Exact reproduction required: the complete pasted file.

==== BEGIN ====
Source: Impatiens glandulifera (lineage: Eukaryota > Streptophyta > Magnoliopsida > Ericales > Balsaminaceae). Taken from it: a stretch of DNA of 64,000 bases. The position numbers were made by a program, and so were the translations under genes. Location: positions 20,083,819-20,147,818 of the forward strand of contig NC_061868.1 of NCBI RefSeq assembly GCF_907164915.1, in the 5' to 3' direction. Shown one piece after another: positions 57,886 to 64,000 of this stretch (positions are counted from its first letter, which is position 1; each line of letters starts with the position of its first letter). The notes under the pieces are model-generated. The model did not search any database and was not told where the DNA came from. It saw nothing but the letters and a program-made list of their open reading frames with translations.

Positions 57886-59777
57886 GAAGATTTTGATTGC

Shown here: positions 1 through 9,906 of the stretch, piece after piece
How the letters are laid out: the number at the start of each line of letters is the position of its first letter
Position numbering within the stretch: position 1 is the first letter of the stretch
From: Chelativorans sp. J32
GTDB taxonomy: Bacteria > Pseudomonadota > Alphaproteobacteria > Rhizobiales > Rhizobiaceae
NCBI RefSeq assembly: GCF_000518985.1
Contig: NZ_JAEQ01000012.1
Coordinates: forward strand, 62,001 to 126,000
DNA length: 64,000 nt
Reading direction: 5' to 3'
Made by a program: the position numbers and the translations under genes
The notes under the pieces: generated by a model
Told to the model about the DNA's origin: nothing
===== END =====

Source: Impatiens glandulifera (lineage: Eukaryota > Streptophyta > Magnoliopsida > Ericales > Balsaminaceae). Taken from it: a stretch of DNA of 64,000 bases. The position numbers were made by a program, and so were the translations under genes. Location: positions 20,083,819-20,147,818 of the forward strand of contig NC_061868.1 of NCBI RefSeq assembly GCF_907164915.1, in the 5' to 3' direction. Shown one piece after another: positions 57,886 to 64,000 of this stretch (positions are counted from its first letter, which is position 1; each line of letters starts with the position of its first letter). The notes under the pieces are model-generated. The model did not search any database and was not told where the DNA came from. It saw nothing but the letters and a program-made list of their open reading frames with translations.

Positions 57886-59777
57886 GAAGATTTTGATTGC

Shown here: positions 1 through 9,906 of the stretch, piece after piece
How the letters are laid out: the number at the start of each line of letters is the position of its first letter
Position numbering within the stretch: position 1 is the first letter of the stretch
From: Chelativorans sp. J32
GTDB taxonomy: Bacteria > Pseudomonadota > Alphaproteobacteria > Rhizobiales > Rhizobiaceae
NCBI RefSeq assembly: GCF_000518985.1
Contig: NZ_JAEQ01000012.1
Coordinates: forward strand, 62,001 to 126,000
DNA length: 64,000 nt
Reading direction: 5' to 3'
Made by a program: the position numbers and the translations under genes
The notes under the pieces: generated by a model
Told to the model about the DNA's origin: nothing